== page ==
Tacoma has a theater district and a museum district. And Ruston Way, against all expectations a generation ago, has become an established restaurant and entertainment district.

The sum of each neighborhood is far more than just the total of its parts.

The same is true of a healthy community – the more one business thrives, the more other businesses will be welcome and also thrive.

As Tacoma City Councilman Ryan Mello often puts it “We all do better when we all do better.”

The more diverse and multi-faceted a community is, the more interesting and appealing – and enduring – it will be.

I took this photo in October of 2018, but it could have been 20 years ago. Or maybe 20 years from now. Photo: Morf Morford
I took this photo in October of 2018, but it could have been 20 years ago. Or maybe 20 years from now. Photo: Morf Morford

I had a revelation about Tacoma recently. Many cities have clearly identifiable skylines; New York’s harbor with our Statue of Liberty, Seattle’s Space Needle and many more.

Tacoma, primarily thanks to its terrain, doesn’t have a singular, defined skyline.

The view from the freeway is not very revealing of what Tacoma holds.

I’ve always like the view from the top of Pacific Avenue looking down on the city center. And the view from the cable bridge is cool but there is not a good place to stop and take it in.

I love the global views of Tacoma (ever look down on Tacoma from an aircraft?) and I like the occasional territorial views of the city, the bay or the mountain, but my favorite is probably the walking, human-scaled view from the street. This  is where people live (sometimes literally) and work and roam around.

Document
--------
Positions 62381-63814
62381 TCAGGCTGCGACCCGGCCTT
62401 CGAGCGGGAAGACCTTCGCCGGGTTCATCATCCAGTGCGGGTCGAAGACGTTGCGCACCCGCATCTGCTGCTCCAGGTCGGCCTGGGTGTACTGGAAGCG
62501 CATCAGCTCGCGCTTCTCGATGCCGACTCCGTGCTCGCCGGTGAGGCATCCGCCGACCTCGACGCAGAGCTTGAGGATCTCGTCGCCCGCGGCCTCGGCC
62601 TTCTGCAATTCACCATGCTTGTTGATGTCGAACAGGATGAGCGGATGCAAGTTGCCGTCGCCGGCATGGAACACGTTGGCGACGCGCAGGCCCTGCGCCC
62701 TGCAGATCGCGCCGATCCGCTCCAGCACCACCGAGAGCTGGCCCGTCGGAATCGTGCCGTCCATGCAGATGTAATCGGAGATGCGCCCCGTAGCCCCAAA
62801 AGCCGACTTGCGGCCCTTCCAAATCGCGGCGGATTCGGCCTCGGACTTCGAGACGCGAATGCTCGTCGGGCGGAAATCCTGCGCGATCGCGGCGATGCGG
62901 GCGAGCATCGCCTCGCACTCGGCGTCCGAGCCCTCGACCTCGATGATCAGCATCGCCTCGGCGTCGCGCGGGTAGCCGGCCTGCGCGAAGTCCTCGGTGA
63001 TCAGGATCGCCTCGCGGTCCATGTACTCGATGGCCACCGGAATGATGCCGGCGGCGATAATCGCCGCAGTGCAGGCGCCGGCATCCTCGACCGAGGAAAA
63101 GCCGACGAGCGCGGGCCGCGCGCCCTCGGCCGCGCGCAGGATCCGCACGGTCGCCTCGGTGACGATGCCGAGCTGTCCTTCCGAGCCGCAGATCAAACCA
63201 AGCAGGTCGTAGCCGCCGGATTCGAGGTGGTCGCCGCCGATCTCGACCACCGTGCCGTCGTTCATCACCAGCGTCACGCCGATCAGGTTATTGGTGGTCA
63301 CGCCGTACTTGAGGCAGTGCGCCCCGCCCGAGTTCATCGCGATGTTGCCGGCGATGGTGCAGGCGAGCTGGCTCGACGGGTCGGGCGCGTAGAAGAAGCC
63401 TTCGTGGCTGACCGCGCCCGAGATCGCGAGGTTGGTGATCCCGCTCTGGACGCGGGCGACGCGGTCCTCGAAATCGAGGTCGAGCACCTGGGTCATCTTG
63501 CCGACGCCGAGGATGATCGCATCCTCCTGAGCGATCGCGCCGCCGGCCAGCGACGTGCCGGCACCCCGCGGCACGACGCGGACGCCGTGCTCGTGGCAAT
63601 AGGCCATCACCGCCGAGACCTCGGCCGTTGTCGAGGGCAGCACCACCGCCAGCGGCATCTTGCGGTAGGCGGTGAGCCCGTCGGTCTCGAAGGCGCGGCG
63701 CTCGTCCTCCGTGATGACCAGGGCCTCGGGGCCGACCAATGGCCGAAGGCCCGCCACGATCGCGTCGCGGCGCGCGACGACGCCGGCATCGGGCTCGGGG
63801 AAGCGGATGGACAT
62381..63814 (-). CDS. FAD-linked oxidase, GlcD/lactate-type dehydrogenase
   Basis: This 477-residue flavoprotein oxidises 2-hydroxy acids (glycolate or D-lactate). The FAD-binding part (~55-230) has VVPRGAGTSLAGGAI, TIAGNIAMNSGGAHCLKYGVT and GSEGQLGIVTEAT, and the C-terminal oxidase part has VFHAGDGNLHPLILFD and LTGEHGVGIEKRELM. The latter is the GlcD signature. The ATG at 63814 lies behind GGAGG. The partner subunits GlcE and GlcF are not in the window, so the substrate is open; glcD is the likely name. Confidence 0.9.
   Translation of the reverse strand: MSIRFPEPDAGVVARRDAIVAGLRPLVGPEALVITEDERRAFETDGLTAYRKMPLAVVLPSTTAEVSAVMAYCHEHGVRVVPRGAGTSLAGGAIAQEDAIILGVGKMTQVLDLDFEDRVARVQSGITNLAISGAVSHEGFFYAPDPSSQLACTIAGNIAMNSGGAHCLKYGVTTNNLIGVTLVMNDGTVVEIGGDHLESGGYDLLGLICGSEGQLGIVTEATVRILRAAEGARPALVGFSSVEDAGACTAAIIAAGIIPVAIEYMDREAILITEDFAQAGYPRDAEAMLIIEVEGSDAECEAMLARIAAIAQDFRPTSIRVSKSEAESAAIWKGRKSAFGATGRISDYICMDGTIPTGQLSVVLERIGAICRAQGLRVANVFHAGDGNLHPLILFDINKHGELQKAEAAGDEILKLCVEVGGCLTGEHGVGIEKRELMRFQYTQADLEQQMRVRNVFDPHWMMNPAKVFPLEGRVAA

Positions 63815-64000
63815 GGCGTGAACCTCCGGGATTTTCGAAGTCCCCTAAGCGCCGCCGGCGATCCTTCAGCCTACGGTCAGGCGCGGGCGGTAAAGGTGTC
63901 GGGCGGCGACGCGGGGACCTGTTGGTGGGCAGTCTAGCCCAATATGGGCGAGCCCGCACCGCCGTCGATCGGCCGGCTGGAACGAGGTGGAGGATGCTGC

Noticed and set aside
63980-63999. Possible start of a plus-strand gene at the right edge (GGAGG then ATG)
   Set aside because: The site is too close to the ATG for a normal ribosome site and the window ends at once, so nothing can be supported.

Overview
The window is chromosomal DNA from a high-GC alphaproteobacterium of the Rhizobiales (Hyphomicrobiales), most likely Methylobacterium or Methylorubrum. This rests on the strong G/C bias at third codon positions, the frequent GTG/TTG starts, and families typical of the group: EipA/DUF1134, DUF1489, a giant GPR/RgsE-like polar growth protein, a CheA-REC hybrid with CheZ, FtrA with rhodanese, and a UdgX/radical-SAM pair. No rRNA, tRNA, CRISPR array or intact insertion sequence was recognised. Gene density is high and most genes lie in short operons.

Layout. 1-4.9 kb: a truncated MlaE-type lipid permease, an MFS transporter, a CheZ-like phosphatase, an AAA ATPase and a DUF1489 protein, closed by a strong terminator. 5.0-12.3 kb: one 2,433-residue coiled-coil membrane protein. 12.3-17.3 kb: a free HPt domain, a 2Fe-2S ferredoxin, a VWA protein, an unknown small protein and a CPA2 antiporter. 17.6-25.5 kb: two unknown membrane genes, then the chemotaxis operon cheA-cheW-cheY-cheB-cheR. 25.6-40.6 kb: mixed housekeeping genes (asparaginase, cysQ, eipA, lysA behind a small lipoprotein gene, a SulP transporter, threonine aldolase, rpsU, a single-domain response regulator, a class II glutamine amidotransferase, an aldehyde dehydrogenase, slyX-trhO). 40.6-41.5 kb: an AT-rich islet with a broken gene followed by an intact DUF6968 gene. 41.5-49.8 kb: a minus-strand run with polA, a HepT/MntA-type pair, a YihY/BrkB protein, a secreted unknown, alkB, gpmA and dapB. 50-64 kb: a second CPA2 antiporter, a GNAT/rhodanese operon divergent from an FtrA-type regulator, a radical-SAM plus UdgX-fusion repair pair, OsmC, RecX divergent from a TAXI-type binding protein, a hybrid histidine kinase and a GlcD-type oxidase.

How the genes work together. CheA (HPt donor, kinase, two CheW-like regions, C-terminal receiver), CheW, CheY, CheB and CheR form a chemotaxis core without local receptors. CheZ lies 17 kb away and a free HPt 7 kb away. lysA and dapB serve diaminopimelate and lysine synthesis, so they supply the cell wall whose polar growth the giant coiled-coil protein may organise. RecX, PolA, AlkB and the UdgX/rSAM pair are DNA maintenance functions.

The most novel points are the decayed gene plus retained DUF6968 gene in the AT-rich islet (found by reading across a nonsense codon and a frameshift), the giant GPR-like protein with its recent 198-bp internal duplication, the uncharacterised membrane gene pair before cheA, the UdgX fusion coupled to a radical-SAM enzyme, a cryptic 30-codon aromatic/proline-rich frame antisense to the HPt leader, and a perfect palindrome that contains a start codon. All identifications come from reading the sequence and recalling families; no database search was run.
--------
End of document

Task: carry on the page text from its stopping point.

This is where we see people face to face, where work is done, where action – by any definition – happens.

You can read the pulse, sense and energy of a neighborhood by what you see up close.

You could call this an anonymous building, but I call it a constantly shifting mirror of Tacoma. Photo: Morf Morford
You could call this an anonymous building, but I call it a constantly shifting mirror of Tacoma. Photo: Morf Morford

Skylines may be dramatic, but the real face of a city is in its public unpolished places.

I used to be bothered by the lack of a defined scenic and memorable skyline it Tacoma, but now I see it as Tacoma’s strength to not have one. Our city demands to be seen from different vantage points – some pointing to the past, some pointing to the future, some pointing to the arts, some pointing to industry, some pointing to unique architecture and some pointing to historic neighborhoods and some pointing to our wonderful parks.

The same is true of our economy. Tiny – and not so tiny – businesses are emerging in the odd and random corners of Tacoma and Pierce County.  (1*)

Tacoma’s and Pierce County’s diverse (literal) landscape is the perfect medium for every kind of business from breweries to software, from vegan cafes to business incubators and co-working office spaces.

Tacoma has a few large employers – and hundreds of small ones. Large employers, as Tacoma knows all too well, may come and go, but a community, and an economy, built of a thousand strands, will withstand economic upheavals and transitions and just might do even better in the next economy.


(1*)    For a little taste of the possibilities around Pierce County, you might start here – http://www.traveltacoma.com/regions/?.